evalb - Maple Help

evalb

evaluate as a Boolean expression

 Calling Sequence evalb(x)

Parameters

 x - expression

Description

 • The evalb command forces the evaluation of expressions involving relational operators, using a three-valued logic system.  The return values are true, false, and FAIL. If evaluation is not possible, an unevaluated expression is returned.
 • Normally expressions containing the relational operators =, <>, <, <=, >, and >= are treated as algebraic equations or inequalities by Maple.  However, when passed as arguments to the evalb command (or when appearing in a Boolean context in an if or while statement), they are evaluated to true or false if possible.
 • Note that expressions involving > and >= are converted into equivalent expressions involving < and <=, respectively.
 • An evalb call using <, <=, >, or >= returns evaluated only with arguments of type extended_numeric, complex, or string. For more on string comparisons, see the section Operations on Entire Strings in Using Strings in Maple.
 Important: The evalb command does not simplify expressions. It may return false for a relation that is true. In such a case, apply a simplification to the relation before using evalb.
 Important: The evalb command does not perform arithmetic for inequalities involving <, <=, >, or >=. It may return unevaluated when a relation is true. In such a case, perform the arithmetic operations before using evalb.

 • The evalb command is thread-safe as of Maple 15.

Examples

 > $x=x$
 ${x}{=}{x}$ (1)
 > $\mathrm{evalb}\left(x=x\right)$
 ${\mathrm{true}}$ (2)
 > $\mathrm{evalb}\left(x=y\right)$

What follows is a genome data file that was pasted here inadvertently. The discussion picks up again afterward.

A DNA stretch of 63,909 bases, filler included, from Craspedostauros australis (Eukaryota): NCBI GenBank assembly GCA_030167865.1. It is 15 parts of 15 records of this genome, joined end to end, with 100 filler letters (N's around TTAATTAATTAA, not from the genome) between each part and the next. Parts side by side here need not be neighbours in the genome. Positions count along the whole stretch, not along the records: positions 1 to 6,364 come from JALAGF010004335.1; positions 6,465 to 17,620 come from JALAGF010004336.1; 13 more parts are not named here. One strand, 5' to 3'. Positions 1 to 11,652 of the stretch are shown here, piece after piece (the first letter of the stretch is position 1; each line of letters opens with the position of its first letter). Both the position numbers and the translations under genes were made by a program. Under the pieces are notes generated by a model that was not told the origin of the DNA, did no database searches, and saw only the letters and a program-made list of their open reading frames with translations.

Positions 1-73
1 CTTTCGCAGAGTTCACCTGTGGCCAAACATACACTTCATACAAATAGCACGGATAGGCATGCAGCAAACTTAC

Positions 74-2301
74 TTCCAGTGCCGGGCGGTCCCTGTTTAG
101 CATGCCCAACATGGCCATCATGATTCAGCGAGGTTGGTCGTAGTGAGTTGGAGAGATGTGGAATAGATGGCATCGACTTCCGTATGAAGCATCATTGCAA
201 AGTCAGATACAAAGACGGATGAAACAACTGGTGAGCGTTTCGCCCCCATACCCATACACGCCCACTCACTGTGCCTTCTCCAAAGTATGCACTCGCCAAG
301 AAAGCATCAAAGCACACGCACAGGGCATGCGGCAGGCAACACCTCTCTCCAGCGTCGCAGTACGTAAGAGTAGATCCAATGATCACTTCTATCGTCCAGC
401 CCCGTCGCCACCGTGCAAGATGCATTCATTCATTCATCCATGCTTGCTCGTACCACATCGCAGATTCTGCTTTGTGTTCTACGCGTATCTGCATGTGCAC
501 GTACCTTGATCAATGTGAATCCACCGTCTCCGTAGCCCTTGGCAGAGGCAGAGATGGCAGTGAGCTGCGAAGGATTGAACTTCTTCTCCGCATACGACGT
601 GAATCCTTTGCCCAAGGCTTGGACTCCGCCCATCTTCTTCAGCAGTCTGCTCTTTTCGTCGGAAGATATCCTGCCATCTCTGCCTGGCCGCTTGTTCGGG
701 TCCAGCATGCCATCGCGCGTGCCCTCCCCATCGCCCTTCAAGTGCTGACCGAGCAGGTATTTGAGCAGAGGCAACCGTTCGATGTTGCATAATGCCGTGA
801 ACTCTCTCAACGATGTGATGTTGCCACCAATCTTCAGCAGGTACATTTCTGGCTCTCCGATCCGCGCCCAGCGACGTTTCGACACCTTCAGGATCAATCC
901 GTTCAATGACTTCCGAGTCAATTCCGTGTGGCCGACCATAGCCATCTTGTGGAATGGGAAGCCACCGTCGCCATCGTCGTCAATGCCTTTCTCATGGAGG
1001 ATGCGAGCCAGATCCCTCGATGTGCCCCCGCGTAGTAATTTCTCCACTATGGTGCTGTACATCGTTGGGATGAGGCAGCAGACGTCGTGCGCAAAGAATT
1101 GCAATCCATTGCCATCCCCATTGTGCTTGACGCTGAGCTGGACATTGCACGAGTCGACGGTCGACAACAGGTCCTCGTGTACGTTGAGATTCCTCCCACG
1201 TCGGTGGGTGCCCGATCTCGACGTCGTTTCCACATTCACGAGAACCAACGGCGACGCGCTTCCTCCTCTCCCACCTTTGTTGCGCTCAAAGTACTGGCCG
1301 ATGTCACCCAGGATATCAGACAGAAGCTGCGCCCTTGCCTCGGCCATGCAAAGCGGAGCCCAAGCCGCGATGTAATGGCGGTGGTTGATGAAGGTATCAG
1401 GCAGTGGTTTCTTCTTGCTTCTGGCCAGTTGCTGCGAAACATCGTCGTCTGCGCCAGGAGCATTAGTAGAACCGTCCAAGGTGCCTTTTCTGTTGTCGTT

${\mathrm{false}}$ (3)
 > $a≔2:$
 > $b≔2:$
 > $\mathrm{evalb}\left(a=b\right)$
 ${\mathrm{true}}$ (4)
 > $\mathrm{evalb}\left(Float\left(\mathrm{\infty }\right)<\mathrm{\infty }\right)$
 ${\mathrm{false}}$ (5)
 > $\mathrm{evalb}\left(Float\left(\mathrm{undefined}\right)<\mathrm{undefined}\right)$
 ${\mathrm{false}}$ (6)
 > $\mathrm{evalb}\left(\mathrm{\Re }\left(x\right)\ne \mathrm{\Re }\left(x+1\right)\right)$
 ${\mathrm{true}}$ (7)

The evalb command cannot be used in some cases.

 > $\mathrm{evalb}\left(y
 ${y}{<}{x}$ (8)
 > $\mathrm{evalb}\left(2+3I<3+4I\right)$
 ${\mathrm{FAIL}}$ (9)

In some cases, you must subtract the right-hand side from the left-hand side before evaluating inequalities that use <, <=, >, or >=.

 > $\mathrm{evalb}\left(\mathrm{\Re }\left(x\right)<\mathrm{\Re }\left(x+1\right)\right)$
 ${\mathrm{\Re }}{}\left({x}\right){<}{1}{+}{\mathrm{\Re }}{}\left({x}\right)$ (10)
 > $\mathrm{evalb}\left(\mathrm{\Re }\left(x\right)-\mathrm{\Re }\left(x+1\right)<0\right)$
 ${\mathrm{true}}$ (11)

The evalb command uses address tests to determine equality.

 > $\mathrm{evalb}\left(\mathrm{\Re }\left(x\right)\le \mathrm{\Re }\left(x\right)\right)$
 ${\mathrm{true}}$ (12)

You must convert symbolic arguments to floating-point values when using the evalb command for inequalities that use <, <=, >, or >=.

 > $\mathrm{evalb}\left(2<\mathrm{sqrt}\left(5\right)\right)$
 ${2}{<}\sqrt{{5}}$ (13)
 > $\mathrm{evalb}\left(2<\mathrm{evalf}\left(\mathrm{sqrt}\left(5\right)\right)\right)$
 ${\mathrm{true}}$ (14)

Alternately, in this case you could use the is command to evaluate the boolean expression, without using evalf.

 > $\mathrm{is}\left(2<\mathrm{sqrt}\left(5\right)\right)$
 ${\mathrm{true}}$ (15)

The evalb command can be used in combination with any number of packages.

 > $\mathrm{evalb}\left(\mathrm{StringTools}\left[\mathrm{Search}\right]\left("2","This sentence does not contain any numbers."\right)=0\right)$
 ${\mathrm{true}}$ (16)

The evalb command can be used to check if an equation has an x-term.

 > $\mathrm{evalb}\left(\mathrm{coeff}\left({x}^{3}+2{x}^{2}-5,x\right)\ne 0\right)$
 ${\mathrm{false}}$ (17)
 > $\mathrm{evalb}\left(\mathrm{coeff}\left({x}^{3}+2{x}^{2}-5,{x}^{2}\right)\ne 0\right)$
 ${\mathrm{true}}$ (18)